The bizarre discovery this week of a North Korean vessel trying to pass through the Panama Canal with a cache of Soviet-era Cuban weapons now has a new twist: the whole operation may have been paid for with the sugar on board. Buried under 250,000 sacks of sucrose, there were some 240 tons of 50-year-old missiles, radar equipment, and even a pair of MiG jets — all of which the Cuban government describes as obsolete due to their advanced age.
"This obsolete shipment is just the tip of the iceberg."
Officials in Havana claim that the weapons were intended to be refurbished in North Korea and returned to Cuba, a deal which analysts talking to the Wall Street Journal claim might have been funded with the seemingly innocent sugar on board. An anonymous US official is quoted as suggesting that North Korea got Cuba's business by undercutting Russia's price and accepting payment in sugar rather than hard currency. The famously isolationist North Korean government doesn't have access to the same international commodity markets as everyone else, so the idea of it bartering archaic weapons expertise for basic provisions isn't quite as wild as it might seem at first blush.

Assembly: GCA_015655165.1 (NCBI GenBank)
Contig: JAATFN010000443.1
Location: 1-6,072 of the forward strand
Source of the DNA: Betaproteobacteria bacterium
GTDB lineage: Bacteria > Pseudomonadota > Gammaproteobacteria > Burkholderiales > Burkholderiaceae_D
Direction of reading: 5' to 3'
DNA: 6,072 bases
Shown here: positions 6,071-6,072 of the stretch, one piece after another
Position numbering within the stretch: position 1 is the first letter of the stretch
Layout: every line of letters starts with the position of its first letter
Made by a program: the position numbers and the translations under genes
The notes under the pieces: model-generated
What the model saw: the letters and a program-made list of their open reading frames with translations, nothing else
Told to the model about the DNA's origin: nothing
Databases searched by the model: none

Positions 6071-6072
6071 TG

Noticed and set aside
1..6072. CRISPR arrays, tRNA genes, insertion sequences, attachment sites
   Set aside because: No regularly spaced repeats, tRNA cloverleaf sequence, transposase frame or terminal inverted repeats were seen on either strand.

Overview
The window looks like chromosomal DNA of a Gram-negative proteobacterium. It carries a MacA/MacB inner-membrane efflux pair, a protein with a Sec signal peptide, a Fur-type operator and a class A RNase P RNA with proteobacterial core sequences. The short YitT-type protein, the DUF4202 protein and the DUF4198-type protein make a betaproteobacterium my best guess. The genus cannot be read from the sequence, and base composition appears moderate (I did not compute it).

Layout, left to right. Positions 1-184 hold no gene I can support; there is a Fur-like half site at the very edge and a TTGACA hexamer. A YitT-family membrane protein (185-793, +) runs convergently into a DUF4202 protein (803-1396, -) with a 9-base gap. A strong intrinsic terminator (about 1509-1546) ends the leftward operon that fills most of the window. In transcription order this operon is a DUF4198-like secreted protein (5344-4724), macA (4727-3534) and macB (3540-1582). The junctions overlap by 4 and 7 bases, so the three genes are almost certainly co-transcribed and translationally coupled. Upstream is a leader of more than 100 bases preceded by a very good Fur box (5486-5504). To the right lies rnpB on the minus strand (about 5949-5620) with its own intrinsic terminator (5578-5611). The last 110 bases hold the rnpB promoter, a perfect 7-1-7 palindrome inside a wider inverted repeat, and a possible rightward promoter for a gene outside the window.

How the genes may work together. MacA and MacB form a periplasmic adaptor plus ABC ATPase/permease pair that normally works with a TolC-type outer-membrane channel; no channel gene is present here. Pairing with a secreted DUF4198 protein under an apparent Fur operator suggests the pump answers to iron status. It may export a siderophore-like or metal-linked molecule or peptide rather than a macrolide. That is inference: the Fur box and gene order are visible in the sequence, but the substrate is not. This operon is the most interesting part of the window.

Former US policy advisor Roger Noriega is among those who believe that "this obsolete shipment is just the tip of the iceberg," presenting the relationship between Cuba and North Korea as much sweeter than might have been expected.